| October 8, 2014

Books, Libraries of Famous Men, Travel & Leisure

The Libraries of Famous Men: Thomas Jefferson’s Recommended Reading

libraries of famous men thomas jefferson

Welcome back to our series on the libraries of great men. The eminent men of history were often voracious readers and their own philosophy represents a distillation of all the great works they fed into their minds. This series seeks to trace the stream of their thinking back to the source. For, as David Leach, a now retired business executive put it: “Don’t follow your mentors; follow your mentors’ mentors.”

Thomas Jefferson is best known for being the 3rd President of the United States and drafting the Declaration of Independence. And for good reason — these monumental tasks are enough to get any man into the annals of American history. Amazingly, though, Jefferson didn’t stop there. After his presidency, he took on the work of re-creating education in the young country. Up until that point, education was largely a religious undertaking from youth all the way through university. Jefferson, however, believed that one’s education should encompass much more than just knowledge of the divine.

So, in 1819, at the ripe age of 76 years old, he founded the University of Virginia as a secular institute. At the center of this undertaking — quite literally — was the library. Traditionally, the chapel would be at the center of campus. At UVA, though, Jefferson put the library in the center of campus, thereby signaling his belief that books were central to one’s education.

It would be easy to imagine Jefferson as a stuffy reader, but he was quite the opposite. He actually found history and ethics to be fairly dull:

“Thus a lively and lasting sense of filial duty is more effectually impressed on the mind of a son or daughter by reading King Lear, than by all the dry volumes of ethics, and divinity that ever were written.”

He was well-versed in all disciplines, but works of fiction were perhaps his favorite:

“A little attention however to the nature of the human mind evinces that the entertainments of fiction are useful as well as pleasant.”

Throughout his life, Jefferson was a habitual writer of letters, and he frequently responded to requests from strangers for lists of books and ways to improve oneself. In one particular letter, he responds to the commonly held belief of the time that one could only be educated in virtue through Greek and Roman classics:

“Everything is useful which contributes to fix in the principles and practices of virtue. When any original act of charity or of gratitude, for instance, is presented either to our sight or imagination, we are deeply impressed with its beauty and feel a strong desire in ourselves of doing charitable and grateful acts also. On the contrary when we see or read of any atrocious deed, we are disgusted with its deformity, and conceive an abhorrence of vice.”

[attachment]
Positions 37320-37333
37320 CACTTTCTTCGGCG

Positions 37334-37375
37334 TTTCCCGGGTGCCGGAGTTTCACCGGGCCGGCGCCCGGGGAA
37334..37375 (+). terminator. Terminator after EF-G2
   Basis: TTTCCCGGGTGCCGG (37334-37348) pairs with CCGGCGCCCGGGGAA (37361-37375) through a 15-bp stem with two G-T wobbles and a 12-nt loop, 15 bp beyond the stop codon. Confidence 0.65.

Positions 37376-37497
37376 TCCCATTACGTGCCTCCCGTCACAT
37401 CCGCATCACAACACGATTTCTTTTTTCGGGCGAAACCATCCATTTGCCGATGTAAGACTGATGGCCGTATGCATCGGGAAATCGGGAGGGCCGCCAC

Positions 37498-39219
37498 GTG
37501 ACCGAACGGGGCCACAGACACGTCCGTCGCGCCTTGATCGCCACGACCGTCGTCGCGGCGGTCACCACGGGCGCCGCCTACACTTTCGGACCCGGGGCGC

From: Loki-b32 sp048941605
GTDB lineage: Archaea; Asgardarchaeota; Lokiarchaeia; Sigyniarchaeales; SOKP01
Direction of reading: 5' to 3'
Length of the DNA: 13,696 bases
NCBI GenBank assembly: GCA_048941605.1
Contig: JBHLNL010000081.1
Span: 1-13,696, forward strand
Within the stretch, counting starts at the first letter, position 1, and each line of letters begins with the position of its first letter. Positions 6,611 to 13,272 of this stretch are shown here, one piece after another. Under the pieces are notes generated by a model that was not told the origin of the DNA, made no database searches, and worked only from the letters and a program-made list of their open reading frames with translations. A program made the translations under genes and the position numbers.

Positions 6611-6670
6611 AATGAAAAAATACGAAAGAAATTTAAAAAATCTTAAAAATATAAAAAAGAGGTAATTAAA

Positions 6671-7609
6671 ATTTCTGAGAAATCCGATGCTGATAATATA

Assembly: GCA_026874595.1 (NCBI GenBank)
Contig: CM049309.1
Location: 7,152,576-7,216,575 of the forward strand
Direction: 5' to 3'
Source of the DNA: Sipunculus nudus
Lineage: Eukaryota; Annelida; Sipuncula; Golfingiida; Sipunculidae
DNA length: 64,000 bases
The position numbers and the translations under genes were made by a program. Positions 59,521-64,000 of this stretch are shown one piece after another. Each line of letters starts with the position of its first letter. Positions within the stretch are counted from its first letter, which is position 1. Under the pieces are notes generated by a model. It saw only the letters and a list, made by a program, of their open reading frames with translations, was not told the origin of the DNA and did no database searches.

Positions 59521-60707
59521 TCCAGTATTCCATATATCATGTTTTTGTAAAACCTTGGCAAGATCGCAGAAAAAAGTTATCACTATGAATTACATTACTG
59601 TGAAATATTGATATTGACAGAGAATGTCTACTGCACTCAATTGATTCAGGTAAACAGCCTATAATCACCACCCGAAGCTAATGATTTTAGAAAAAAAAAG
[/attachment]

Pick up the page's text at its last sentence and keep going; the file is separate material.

In that letter, as well as many others, Jefferson gave a lengthy list of books that he found to be uplifting for both moral gain as well as pleasure. What’s listed below is a sampling of the books that Jefferson mentioned in various letters throughout his life. He even went so far as to often organize them by category, so I’ve done the same.

As Jefferson himself noted, these works don’t encompass the entirety of what a man should read, but will provide an excellent base:

“These by no means constitute the whole of what might be usefully read in each of these branches of science. The mass of excellent works going more into detail is great indeed. But those here noted will enable the student to select for himself such others of detail as may suit his particular views and dispositions. They will give him a respectable, an useful and satisfactory degree of knowledge in these branches.”

Thomas Jefferson’s Recommended Reading List

thomas jefferson painting illustration sitting at desk with books

Title Author
Ancient History
The Histories Herodotus
History of the Peloponnesian War
Thucydides
Anabasis & Hellenica
Xenophon
Life of Alexander the Great
Quintus Curtius Rufus
The Gallic War & The Civil War
Julius Caesar
Antiquities Josephus
Lives Plutarch
Annals & Histories
Tacitus
History of the Decline and Fall of the Roman Empire
Edward Gibbons
Philosophy
Works of Plato
Plato
Works of Cicero
Cicero
Morals Plutarch
Moral Epistles & Essays
Seneca
Memorabilia of Socrates Xenophon
Meditations Marcus Aurelius
The Enchiridion
Epictetus
An Essay Concerning Human Understanding
John Locke
Dialogues Concerning Natural Religion
David Hume
Candide Voltaire
Introductory Discourse and the Free Inquiry
Conyers Middleton
Nicomachean Ethics
Aristotle
Literature/Epic Poetry/Plays
The Iliad & The Odyssey
Homer
The Aeneid
Virgil
Paradise Lost
John Milton
Oedipus Trilogy
Sophocles
Orestian Trilogy
Aeschylus
The Plays of Euripides
Euripides
Poems Horace
The Works of Shakespeare
William Shakespeare
The Misanthrope
Moliere
Gulliver’s Travels
Jonathan Swift
A Modest Proposal
Jonathan Swift
Don Quixote
Miguel de Cervantes
The Adventures of David Simple
Sarah Fielding
The Adventures of Roderick Random
Tobias Smollett
The Vicar of Wakefield
Oliver Goldsmith
Tristram Shandy
Laurence Sterne
The Canterbury Tales
Geoffrey Chaucer
Poems Edmund Waller
Politics/Religion/Modern History
Spirit of the Laws
Montesquieu
Two Treatises of Government
John Locke
Discourses Concerning Government
Algernon Sidney
The Bible
The History of America
William Robertson
Historical Review of Pennsylvania
Benjamin Franklin
A History of the Settlement of Virginia
Captain John Smith
Science
On Electricity
Benjamin Franklin
The Gentleman Farmer
Henry Home
The Horse Hoeing Husbandry
Jethro Tull
Buffon’s Natural History
Georges-Louis Leclerc
Anson’s Voyage Round the World
Richard Walter

Last updated: July 19, 2016


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